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ENVIRONMENT REPORT - April 25, 2003: California's Water Problems - 2003-04-24

This is the VOA Special English Environment Report.

United Nations officials have declared two-thousand-three the International Year of Fresh Water. Everywhere, water use is increasing. Today, we look at how one area is dealing with the problem.

The southwestern United States faces a water problem. Human development and years of less than average rainfall are to blame. Years ago, the city of Los Angeles, California got its water from the Los Angeles River. Today, the river is dry for much of the year. The water that once flowed there now comes from ground wells. They provide fifteen percent of the city’s water. Half of the city’s water comes from the Sierra Nevada Mountains. The rest comes from the Colorado River, east of Los Angeles.

Part of that supply was reduced at the end of December. The problem started when California began using more than its share of water from the Colorado River. Other western states became concerned and informed the federal government. The government ordered California to agree on a plan to reduce the amount of Colorado River water it uses. There was no agreement, so some of the water supplies were cut.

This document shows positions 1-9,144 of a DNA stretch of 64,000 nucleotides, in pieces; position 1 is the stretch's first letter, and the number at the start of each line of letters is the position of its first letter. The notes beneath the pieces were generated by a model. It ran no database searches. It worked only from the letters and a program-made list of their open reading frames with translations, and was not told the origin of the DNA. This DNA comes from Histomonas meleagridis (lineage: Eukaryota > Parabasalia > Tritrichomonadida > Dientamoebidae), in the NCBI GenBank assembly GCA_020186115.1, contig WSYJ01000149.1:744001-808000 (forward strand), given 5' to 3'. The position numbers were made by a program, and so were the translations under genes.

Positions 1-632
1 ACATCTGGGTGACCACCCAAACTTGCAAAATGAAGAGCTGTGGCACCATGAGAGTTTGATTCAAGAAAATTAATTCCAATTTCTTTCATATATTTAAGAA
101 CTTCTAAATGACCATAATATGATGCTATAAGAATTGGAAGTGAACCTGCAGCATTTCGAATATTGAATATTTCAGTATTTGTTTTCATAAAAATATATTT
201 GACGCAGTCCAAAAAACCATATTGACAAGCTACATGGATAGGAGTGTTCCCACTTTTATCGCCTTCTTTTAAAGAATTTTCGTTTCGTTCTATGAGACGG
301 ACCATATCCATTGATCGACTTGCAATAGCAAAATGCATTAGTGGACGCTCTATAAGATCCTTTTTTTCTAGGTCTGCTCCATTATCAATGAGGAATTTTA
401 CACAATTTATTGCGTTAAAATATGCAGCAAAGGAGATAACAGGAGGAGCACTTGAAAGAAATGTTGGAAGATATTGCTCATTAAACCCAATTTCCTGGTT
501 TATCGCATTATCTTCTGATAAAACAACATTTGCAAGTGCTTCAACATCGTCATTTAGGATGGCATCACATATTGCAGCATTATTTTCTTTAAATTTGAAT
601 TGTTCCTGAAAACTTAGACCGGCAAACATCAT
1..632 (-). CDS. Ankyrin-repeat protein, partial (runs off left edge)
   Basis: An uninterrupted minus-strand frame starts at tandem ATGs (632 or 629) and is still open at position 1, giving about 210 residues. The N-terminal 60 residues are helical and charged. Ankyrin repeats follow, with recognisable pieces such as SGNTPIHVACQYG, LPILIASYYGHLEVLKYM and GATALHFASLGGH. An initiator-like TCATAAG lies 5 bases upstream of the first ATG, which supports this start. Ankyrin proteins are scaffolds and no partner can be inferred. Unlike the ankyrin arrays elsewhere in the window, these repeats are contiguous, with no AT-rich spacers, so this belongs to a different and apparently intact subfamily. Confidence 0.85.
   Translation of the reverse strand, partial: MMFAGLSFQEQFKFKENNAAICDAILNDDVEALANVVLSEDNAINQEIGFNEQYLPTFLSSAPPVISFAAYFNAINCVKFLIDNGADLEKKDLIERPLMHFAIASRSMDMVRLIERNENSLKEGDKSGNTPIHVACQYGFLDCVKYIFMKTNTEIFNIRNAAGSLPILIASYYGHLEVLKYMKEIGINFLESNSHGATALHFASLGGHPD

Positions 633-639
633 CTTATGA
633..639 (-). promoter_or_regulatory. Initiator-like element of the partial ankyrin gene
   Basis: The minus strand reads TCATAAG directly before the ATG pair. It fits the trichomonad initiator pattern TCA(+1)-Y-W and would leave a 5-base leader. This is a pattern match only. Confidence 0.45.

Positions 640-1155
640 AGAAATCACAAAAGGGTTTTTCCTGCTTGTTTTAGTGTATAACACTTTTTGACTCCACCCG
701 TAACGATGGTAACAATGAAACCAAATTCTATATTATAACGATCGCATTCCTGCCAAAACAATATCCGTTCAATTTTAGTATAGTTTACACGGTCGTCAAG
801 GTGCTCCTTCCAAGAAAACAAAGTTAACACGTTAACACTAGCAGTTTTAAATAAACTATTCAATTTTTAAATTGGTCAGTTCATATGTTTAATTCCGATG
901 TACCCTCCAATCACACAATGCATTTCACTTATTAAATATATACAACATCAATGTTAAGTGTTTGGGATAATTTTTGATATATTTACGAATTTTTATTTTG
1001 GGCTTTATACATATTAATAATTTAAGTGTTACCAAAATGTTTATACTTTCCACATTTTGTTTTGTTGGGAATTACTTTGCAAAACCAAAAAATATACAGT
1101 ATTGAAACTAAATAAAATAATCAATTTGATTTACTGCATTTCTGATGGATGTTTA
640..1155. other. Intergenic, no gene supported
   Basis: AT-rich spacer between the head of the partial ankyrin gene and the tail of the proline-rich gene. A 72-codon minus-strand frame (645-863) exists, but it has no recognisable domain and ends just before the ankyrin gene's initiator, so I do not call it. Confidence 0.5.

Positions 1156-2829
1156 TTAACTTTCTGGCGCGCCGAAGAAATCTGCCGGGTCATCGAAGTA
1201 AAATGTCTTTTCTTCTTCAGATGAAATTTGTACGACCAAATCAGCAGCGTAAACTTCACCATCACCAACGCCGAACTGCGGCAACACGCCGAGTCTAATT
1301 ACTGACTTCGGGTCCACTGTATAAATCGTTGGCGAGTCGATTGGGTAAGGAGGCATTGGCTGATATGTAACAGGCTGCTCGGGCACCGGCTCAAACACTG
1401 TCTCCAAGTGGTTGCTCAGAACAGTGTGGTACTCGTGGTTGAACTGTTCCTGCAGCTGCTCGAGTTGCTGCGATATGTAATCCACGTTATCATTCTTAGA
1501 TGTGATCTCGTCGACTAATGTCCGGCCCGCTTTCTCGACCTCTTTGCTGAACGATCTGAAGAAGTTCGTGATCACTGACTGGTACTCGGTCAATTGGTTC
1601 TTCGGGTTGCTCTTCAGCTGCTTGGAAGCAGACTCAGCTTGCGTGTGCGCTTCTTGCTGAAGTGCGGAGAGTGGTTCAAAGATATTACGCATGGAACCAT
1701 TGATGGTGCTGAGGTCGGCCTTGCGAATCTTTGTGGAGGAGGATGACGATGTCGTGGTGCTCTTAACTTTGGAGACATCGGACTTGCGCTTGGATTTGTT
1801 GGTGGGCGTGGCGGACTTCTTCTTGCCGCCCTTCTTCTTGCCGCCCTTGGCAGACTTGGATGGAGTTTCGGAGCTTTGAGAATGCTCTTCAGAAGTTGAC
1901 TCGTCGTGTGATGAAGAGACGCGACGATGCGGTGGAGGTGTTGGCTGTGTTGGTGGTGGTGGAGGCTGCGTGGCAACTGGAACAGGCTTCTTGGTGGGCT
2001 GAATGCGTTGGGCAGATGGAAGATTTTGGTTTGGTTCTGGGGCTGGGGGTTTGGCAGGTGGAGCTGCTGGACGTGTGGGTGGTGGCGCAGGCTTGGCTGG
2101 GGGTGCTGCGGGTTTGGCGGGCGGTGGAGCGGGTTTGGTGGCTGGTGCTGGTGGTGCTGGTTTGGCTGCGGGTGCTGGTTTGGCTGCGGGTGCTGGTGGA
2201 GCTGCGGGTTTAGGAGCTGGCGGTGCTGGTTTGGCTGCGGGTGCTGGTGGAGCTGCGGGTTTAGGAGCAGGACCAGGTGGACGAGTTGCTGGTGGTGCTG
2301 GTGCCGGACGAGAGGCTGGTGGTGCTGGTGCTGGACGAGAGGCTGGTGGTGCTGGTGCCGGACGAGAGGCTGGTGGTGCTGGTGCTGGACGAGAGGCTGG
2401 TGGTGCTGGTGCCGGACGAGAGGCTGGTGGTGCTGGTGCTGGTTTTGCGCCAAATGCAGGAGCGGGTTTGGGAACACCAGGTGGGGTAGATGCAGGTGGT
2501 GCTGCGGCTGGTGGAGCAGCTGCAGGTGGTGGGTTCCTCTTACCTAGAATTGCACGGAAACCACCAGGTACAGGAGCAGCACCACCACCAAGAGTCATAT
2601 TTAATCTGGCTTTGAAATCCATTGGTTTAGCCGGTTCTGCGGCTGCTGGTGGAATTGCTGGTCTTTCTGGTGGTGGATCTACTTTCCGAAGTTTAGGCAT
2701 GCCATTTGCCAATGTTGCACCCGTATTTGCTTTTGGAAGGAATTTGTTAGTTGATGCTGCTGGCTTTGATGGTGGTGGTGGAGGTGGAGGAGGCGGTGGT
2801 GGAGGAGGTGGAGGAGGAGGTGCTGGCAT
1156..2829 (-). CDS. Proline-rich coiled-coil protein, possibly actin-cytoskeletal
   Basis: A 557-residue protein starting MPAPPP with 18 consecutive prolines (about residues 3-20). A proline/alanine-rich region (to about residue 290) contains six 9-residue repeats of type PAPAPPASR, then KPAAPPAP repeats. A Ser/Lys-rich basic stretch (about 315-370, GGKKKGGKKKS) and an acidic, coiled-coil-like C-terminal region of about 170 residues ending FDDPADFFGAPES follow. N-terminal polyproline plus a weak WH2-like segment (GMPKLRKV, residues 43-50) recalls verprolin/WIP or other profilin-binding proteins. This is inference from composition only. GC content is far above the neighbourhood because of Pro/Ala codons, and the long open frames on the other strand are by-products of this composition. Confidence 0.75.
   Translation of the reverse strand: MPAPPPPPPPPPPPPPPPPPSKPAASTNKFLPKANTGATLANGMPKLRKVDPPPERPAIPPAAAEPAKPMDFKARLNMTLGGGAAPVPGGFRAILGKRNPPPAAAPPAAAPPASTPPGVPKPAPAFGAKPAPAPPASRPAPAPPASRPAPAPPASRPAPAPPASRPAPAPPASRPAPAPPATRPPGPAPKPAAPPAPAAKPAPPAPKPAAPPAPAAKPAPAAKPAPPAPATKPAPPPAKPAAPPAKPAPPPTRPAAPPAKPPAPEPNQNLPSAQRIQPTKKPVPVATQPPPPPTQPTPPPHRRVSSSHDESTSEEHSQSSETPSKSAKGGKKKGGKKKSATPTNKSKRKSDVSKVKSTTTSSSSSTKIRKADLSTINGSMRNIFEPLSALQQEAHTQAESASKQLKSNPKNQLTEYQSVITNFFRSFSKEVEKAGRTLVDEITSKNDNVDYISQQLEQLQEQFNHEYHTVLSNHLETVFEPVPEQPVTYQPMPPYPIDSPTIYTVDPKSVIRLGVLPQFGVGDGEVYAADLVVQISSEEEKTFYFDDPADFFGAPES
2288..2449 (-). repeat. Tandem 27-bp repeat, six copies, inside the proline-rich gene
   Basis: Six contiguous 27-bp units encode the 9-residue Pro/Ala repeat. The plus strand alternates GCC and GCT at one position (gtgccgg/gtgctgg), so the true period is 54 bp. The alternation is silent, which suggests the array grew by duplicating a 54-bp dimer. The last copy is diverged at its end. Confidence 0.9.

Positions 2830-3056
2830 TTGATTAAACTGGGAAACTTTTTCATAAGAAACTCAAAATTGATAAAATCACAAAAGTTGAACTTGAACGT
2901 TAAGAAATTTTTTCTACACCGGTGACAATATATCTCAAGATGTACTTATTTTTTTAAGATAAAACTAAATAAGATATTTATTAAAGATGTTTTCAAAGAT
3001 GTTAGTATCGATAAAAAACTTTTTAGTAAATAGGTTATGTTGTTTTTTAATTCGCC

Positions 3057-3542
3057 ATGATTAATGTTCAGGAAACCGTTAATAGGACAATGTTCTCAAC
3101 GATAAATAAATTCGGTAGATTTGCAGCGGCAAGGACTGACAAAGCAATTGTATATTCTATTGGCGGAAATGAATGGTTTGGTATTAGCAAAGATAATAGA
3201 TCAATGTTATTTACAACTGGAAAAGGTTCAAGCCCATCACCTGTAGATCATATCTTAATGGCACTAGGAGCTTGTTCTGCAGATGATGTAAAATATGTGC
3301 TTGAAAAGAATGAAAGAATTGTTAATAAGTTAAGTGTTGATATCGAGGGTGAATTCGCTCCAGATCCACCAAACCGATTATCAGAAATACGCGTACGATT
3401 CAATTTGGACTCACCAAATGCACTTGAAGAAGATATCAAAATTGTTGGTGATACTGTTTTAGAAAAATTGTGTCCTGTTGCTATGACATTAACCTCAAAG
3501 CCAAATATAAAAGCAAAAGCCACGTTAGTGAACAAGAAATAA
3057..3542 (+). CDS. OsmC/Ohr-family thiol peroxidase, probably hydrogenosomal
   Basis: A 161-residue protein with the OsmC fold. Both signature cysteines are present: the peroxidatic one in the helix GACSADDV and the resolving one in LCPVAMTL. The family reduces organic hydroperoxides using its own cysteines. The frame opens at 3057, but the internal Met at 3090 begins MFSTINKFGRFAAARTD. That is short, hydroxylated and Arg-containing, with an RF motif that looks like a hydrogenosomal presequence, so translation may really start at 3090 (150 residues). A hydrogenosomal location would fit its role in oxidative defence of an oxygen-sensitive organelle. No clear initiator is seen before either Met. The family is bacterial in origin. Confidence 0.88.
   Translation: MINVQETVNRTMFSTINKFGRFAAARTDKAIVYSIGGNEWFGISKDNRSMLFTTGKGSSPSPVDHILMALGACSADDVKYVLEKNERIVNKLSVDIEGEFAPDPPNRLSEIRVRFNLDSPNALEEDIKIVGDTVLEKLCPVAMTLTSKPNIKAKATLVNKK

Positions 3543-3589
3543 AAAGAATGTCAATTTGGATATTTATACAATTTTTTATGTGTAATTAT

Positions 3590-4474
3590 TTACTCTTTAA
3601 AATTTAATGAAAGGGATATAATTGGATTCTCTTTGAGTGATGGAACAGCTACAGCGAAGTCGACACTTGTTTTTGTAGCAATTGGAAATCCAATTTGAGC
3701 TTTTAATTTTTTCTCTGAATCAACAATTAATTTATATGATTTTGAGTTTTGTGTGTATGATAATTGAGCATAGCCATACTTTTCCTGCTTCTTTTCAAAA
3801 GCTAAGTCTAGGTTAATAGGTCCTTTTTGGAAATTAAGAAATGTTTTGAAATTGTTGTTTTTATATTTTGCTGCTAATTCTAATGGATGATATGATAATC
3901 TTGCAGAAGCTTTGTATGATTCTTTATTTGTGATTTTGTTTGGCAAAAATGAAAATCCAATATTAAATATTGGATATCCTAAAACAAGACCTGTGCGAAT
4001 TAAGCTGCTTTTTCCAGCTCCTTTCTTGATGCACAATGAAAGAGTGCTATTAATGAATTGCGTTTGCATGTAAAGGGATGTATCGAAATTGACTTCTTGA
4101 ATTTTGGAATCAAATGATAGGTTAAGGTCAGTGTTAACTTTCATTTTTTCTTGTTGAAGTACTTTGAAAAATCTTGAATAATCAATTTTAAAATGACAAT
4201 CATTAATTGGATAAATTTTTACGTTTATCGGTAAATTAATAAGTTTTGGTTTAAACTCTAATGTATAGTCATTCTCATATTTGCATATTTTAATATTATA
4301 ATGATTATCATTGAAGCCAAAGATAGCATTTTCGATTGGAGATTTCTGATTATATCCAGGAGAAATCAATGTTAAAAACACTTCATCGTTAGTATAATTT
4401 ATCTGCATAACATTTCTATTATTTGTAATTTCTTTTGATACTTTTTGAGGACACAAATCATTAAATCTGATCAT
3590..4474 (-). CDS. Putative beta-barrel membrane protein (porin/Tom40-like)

However, Los Angeles officials say their city has enough additional supplies and the reduction is not a threat. Local officials have urged people to use less water so future needs are met. The water company offers free toilets designed to use less water. The water company’s pricing system also is meant to reduce waste. When the use of water increases, so does the price.

Los Angeles officials also are exploring other ideas. The cost of removing salt from seawater has dropped fifty percent in the past ten years. However, this desalinated seawater still costs three times as much as other water supplies. The officials believe that desalinated seawater will be more competitive as the price of other water supplies increases. The city plans to build a new desalination center by the year two-thousand-ten.

Much of central and southern California is desert. The state’s rich farming areas depend on water from irrigation systems to keep their soil productive. Agriculture is a thirty-thousand-million dollar industry in the state. Agriculture also uses more than eighty percent of California’s clean water supplies.

This VOA Special English Environment Report was written by George Grow.